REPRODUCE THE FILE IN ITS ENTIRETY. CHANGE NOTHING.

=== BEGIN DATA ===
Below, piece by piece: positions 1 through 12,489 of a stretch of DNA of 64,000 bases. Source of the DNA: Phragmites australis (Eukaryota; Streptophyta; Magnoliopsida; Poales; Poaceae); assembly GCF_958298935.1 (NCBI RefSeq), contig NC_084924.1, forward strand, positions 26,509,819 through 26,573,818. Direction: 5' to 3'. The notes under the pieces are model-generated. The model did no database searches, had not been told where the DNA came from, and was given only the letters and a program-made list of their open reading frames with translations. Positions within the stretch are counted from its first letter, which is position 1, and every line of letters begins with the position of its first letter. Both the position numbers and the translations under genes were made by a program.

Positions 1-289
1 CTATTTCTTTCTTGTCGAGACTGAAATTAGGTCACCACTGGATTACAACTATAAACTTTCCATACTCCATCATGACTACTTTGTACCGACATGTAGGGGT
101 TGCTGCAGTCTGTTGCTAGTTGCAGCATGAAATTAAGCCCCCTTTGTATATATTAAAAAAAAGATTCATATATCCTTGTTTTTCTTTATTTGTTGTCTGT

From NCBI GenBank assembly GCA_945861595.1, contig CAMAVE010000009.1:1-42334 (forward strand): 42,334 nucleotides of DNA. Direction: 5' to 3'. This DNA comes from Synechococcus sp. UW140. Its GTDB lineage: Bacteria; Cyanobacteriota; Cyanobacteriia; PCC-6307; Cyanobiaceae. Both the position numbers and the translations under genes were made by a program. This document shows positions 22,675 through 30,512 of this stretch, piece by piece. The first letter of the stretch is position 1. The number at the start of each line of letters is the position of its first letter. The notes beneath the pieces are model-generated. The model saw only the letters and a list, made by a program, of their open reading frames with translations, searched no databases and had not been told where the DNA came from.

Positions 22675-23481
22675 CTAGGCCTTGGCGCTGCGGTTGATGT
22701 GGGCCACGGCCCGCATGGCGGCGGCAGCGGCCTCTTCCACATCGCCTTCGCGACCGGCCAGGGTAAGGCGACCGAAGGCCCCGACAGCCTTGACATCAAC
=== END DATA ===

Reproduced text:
Below, piece by piece: positions 1 through 12,489 of a stretch of DNA of 64,000 bases. Source of the DNA: Phragmites australis (Eukaryota; Streptophyta; Magnoliopsida; Poales; Poaceae); assembly GCF_958298935.1 (NCBI RefSeq), contig NC_084924.1, forward strand, positions 26,509,819 through 26,573,818. Direction: 5' to 3'. The notes under the pieces are model-generated. The model did no database searches, had not been told where the DNA came from, and was given only the letters and a program-made list of their open reading frames with translations. Positions within the stretch are counted from its first letter, which is position 1, and every line of letters begins with the position of its first letter. Both the position numbers and the translations under genes were made by a program.

Positions 1-289
1 CTATTTCTTTCTTGTCGAGACTGAAATTAGGTCACCACTGGATTACAACTATAAACTTTCCATACTCCATCATGACTACTTTGTACCGACATGTAGGGGT
101 TGCTGCAGTCTGTTGCTAGTTGCAGCATGAAATTAAGCCCCCTTTGTATATATTAAAAAAAAGATTCATATATCCTTGTTTTTCTTTATTTGTTGTCTGT

From NCBI GenBank assembly GCA_945861595.1, contig CAMAVE010000009.1:1-42334 (forward strand): 42,334 nucleotides of DNA. Direction: 5' to 3'. This DNA comes from Synechococcus sp. UW140. Its GTDB lineage: Bacteria; Cyanobacteriota; Cyanobacteriia; PCC-6307; Cyanobiaceae. Both the position numbers and the translations under genes were made by a program. This document shows positions 22,675 through 30,512 of this stretch, piece by piece. The first letter of the stretch is position 1. The number at the start of each line of letters is the position of its first letter. The notes beneath the pieces are model-generated. The model saw only the letters and a list, made by a program, of their open reading frames with translations, searched no databases and had not been told where the DNA came from.

Positions 22675-23481
22675 CTAGGCCTTGGCGCTGCGGTTGATGT
22701 GGGCCACGGCCCGCATGGCGGCGGCAGCGGCCTCTTCCACATCGCCTTCGCGACCGGCCAGGGTAAGGCGACCGAAGGCCCCGACAGCCTTGACATCAAC